Articles on African Americans

Displaying 61 - 80 of 184 articles

‘Farewell, to all my greatness’ — President Andrew Johnson’s departure from office was lampooned by Harper’s Weekly. Library of Congress

Andrew Johnson’s failed presidency echoes in Trump’s White House

A historian looks back at Andrew Johnson's unlikely and unsuccessful presidency and why he wasn't cut out for the job.
Research suggests that suicides by racial and ethnic minorities are undercounted. Joseph Sohm/shutterstock.com

Suicide isn’t just a ‘white people thing’

Many cultures still experience silence and shame around mental health issues. But that doesn't mean they don't need help.
Lil’ Kim performs during the 2015 BET Awards in Los Angeles, Calif. Kevork Djansezian/Reuters

Black America’s ‘bleaching syndrome’

The longing for lighter skin remains a taboo topic in African-American communities.
Kwanzaa celebrations. Black Hour

What Kwanzaa means for black Americans

For the African-American community, Kwanzaa is not just any "black holiday. " It is a recognition that knowledge of black history is worthwhile.
African Americans are being misdiagnosed with the heart condition (hypertrophic cardiomyopathy) that caused the sudden death of basketball player Hank Gathers (pictured left with teammate Bo Kimble) in 1990. Lack of ethnic diversity in genomic databases is a big part of the reason for these misdiagnoses. (AP Photo/Douglas C. Pizac, File)

How the genomics health revolution is failing ethnic minorities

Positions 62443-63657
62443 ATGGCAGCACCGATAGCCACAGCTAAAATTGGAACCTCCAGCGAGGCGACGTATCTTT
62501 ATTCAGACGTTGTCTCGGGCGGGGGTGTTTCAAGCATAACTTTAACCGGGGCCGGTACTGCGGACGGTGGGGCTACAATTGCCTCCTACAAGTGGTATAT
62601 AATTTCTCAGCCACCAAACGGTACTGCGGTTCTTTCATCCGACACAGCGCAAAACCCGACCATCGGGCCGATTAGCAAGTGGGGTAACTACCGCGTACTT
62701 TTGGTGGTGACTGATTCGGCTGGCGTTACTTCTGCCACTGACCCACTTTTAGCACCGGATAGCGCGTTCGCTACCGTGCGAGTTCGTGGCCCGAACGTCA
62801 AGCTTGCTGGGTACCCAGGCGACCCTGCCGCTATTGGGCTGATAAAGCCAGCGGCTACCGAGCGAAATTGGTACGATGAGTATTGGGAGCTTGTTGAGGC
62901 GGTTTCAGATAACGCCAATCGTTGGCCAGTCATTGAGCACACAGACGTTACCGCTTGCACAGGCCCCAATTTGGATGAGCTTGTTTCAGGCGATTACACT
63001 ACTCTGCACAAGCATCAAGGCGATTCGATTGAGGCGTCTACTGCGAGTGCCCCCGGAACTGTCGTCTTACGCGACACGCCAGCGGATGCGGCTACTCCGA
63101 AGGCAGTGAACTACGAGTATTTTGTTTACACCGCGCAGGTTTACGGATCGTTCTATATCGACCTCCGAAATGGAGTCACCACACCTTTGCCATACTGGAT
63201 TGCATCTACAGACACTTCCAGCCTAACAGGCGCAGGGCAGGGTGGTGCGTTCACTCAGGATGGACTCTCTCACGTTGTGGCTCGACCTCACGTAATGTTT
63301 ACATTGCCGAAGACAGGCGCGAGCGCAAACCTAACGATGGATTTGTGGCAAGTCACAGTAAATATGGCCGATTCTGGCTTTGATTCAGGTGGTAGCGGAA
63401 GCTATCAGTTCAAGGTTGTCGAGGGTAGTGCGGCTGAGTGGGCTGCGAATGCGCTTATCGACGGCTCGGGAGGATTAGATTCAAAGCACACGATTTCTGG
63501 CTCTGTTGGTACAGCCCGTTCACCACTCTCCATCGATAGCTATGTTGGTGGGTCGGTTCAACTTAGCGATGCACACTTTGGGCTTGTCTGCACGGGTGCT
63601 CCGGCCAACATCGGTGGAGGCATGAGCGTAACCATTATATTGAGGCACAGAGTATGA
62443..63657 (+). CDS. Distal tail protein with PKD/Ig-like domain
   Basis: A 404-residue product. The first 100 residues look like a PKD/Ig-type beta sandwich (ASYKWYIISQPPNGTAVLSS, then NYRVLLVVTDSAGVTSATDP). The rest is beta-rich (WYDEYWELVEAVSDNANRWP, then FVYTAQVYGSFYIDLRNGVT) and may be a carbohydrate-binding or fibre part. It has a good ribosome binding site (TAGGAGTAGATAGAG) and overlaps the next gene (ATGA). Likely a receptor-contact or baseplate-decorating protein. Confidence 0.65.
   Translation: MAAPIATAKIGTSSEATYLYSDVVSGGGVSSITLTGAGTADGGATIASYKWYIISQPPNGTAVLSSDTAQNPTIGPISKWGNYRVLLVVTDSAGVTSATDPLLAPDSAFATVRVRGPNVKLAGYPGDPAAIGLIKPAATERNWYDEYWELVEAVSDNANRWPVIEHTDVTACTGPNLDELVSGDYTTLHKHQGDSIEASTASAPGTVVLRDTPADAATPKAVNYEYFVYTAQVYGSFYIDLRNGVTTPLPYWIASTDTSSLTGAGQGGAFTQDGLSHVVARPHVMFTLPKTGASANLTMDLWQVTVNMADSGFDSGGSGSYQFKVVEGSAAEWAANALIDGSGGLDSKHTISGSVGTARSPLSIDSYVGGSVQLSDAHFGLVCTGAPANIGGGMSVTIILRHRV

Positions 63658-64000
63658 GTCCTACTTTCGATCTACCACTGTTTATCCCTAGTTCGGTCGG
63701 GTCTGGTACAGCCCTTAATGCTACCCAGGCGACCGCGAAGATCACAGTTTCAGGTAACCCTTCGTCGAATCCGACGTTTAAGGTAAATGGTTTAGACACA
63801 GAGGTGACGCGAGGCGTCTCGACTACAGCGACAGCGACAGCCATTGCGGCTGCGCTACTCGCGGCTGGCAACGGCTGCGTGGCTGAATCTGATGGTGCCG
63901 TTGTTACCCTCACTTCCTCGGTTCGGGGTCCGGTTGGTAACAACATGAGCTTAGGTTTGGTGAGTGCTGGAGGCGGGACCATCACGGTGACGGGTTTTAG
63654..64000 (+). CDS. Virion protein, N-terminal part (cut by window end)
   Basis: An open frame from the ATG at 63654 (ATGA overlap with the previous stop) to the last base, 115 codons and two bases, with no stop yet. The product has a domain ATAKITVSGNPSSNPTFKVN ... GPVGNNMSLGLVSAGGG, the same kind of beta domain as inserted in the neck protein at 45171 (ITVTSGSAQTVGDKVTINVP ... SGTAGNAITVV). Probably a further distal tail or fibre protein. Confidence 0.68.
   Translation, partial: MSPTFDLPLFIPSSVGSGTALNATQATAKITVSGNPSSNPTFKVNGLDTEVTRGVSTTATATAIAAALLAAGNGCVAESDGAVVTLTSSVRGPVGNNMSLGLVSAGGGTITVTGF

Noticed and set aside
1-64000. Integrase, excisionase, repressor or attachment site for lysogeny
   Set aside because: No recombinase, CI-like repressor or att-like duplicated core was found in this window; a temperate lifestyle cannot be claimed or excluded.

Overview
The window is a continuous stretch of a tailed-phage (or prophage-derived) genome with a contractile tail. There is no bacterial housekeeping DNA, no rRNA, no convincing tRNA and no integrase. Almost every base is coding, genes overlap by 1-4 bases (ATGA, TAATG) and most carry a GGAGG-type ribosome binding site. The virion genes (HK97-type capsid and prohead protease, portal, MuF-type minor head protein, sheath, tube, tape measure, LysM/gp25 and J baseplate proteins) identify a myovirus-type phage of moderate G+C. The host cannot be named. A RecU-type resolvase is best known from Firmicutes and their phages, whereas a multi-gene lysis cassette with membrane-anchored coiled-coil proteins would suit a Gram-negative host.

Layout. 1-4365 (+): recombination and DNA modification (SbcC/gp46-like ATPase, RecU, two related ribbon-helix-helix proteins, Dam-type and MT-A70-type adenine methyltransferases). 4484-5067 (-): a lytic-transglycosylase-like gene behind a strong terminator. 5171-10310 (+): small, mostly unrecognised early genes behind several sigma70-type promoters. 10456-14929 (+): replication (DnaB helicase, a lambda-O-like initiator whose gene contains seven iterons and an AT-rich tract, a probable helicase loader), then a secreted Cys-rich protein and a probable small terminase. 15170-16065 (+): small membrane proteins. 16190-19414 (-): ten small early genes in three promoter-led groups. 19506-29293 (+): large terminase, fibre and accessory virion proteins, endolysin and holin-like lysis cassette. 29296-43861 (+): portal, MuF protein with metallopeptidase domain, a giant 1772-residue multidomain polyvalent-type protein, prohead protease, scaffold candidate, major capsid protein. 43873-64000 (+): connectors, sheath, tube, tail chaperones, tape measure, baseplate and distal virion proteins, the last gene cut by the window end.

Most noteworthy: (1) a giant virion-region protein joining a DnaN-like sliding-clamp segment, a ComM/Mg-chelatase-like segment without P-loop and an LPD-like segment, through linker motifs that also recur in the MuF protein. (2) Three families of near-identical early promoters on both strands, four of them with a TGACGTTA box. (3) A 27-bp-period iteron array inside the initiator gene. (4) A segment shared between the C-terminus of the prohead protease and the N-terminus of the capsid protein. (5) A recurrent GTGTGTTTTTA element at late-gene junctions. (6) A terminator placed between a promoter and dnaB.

Genome sequencing is transforming the way we diagnose disease. But lack of diversity in genomic data means only some Canadians will benefit from this revolutionary technology.
Some gay gang members are open about their sexuality, but others remain in the closet, fearing they could endanger themselves or the status of their gang. Devin/Pexels

What it’s like to be gay and in a gang

A sociologist spent two years interviewing gay gang members. While some were in the closet and others were openly gay, all were forced to reckon with an environment of hypermasculinity.
A photograph of Penn Station’s interior from the 1930s. Bernice Abbott

Remembering America’s lost buildings

We asked five architecture experts to name one building or structure they wish had been preserved, but couldn't resist the tides of decay, development and discrimination.
A National Guardsman stands at a Detroit intersection during the summer riots of 1967. AP Photo/David Stephenson

Why Detroit exploded in the summer of 1967

Fifty years ago, Jeffrey Horner watched news broadcasts of the riots that erupted just miles from his home. But he was worlds apart from the racial tensions that had been festering for decades.

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